This week, United Airlines Holdings (NASDAQ: UAL) discovered that it had not performed the mandatory inspections on the leading-edge wing panels of 25 Boeing (BA.N) 777-200 airplanes. As a result, the airline decided to remove those planes from operation.
Federal Aviation Administration (FAA) Suggestion to United Airlines Holdings
The Federal Aviation Administration (FAA) stated that the airline had suggested a plan to finish the inspections after conducting an internal audit and notified the agency. United said on Tuesday it had postponed roughly 18 flights on Monday night and Tuesday morning to perform the checks but did not expect to cancel any flights due to the issue.
United Airlines Holdings (NASDAQ: UAL) stated on Tuesday that “we have completed inspections on 10 of those aircraft, and are working with the FAA to return others to service while examinations are ongoing over the next two weeks.” The inspections will continue through the end of the month.
The FAA said it assessed United’s inspection plan “and looked into the circumstances that led to the missed inspections.”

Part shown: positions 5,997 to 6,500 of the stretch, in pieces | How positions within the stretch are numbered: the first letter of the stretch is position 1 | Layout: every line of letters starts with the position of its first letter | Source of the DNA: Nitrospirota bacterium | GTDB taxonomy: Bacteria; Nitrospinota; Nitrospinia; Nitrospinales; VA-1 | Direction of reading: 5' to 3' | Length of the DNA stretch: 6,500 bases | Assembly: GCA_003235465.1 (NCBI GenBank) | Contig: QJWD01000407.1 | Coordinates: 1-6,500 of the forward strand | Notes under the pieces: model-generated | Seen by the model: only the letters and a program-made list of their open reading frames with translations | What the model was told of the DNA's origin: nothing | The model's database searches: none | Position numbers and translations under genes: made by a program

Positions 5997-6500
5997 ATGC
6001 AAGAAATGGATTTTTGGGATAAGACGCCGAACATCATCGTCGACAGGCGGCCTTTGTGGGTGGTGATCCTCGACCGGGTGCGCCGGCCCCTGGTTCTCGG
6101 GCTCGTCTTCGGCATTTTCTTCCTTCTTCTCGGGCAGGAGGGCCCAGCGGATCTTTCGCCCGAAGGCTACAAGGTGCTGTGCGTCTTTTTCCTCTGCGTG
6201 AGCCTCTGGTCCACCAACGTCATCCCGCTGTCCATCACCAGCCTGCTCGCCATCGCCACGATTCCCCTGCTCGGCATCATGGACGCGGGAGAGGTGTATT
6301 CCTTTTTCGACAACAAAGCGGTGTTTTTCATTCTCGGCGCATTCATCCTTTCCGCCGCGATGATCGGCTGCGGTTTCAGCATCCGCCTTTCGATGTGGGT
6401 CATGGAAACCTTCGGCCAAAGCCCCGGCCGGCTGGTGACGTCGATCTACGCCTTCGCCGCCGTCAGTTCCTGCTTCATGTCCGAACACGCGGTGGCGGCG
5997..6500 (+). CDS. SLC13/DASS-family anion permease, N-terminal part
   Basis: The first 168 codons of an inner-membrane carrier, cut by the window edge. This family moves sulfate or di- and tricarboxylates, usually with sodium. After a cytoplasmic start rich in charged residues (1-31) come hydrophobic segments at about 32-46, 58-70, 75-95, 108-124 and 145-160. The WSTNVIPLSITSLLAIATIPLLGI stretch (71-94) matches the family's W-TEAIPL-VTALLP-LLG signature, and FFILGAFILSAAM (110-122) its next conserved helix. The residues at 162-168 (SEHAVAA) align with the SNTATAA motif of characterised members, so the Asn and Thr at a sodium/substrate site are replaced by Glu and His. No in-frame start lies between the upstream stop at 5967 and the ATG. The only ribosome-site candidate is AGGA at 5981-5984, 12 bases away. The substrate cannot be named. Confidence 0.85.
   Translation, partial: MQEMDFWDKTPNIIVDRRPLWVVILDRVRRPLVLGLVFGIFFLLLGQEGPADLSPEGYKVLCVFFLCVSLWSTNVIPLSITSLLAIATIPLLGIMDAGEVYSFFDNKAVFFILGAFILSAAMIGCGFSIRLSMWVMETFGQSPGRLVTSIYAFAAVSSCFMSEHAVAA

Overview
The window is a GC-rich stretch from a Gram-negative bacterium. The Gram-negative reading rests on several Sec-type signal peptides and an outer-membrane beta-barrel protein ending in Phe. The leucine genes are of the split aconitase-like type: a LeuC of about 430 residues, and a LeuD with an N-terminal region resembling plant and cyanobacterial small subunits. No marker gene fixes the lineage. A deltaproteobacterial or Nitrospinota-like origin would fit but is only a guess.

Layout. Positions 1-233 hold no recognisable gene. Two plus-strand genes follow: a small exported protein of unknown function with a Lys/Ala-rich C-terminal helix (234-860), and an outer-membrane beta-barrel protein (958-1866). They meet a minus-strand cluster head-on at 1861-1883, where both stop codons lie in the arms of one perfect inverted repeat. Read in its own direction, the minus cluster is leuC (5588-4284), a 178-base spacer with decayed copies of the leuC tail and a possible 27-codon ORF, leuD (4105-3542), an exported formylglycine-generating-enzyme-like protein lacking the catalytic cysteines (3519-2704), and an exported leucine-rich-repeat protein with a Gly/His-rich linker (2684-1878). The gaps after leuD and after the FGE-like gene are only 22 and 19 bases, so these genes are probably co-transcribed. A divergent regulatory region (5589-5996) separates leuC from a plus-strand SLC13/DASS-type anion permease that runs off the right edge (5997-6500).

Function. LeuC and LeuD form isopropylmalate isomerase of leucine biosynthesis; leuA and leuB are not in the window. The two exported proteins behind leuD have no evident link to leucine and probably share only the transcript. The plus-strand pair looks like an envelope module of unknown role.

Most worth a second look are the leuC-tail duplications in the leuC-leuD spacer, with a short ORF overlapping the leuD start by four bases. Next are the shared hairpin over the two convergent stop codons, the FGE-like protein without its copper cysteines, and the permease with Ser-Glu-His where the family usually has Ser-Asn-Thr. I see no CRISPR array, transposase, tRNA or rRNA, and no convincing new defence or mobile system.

In May, the FAA allowed United’s 52 Boeing 777 planes outfitted with Pratt & Whitney (PW) 4000 engines to return to service.
In February of 2021, a United flight en route to Honolulu experienced engine failure scattered debris over adjacent cities and made an emergency landing in Denver. As a result, the airline decided to ground all of its jets. The jet landed at the airport without incident, and no passengers or crew members were hurt.
United said Tuesday that the wing leading-edge panel inspections of particular 777-200s are unrelated to engines or recent engine work. They said the reviews, in most cases, may be done overnight.
The Wall Street Journal provided earlier information regarding the inspection problem.
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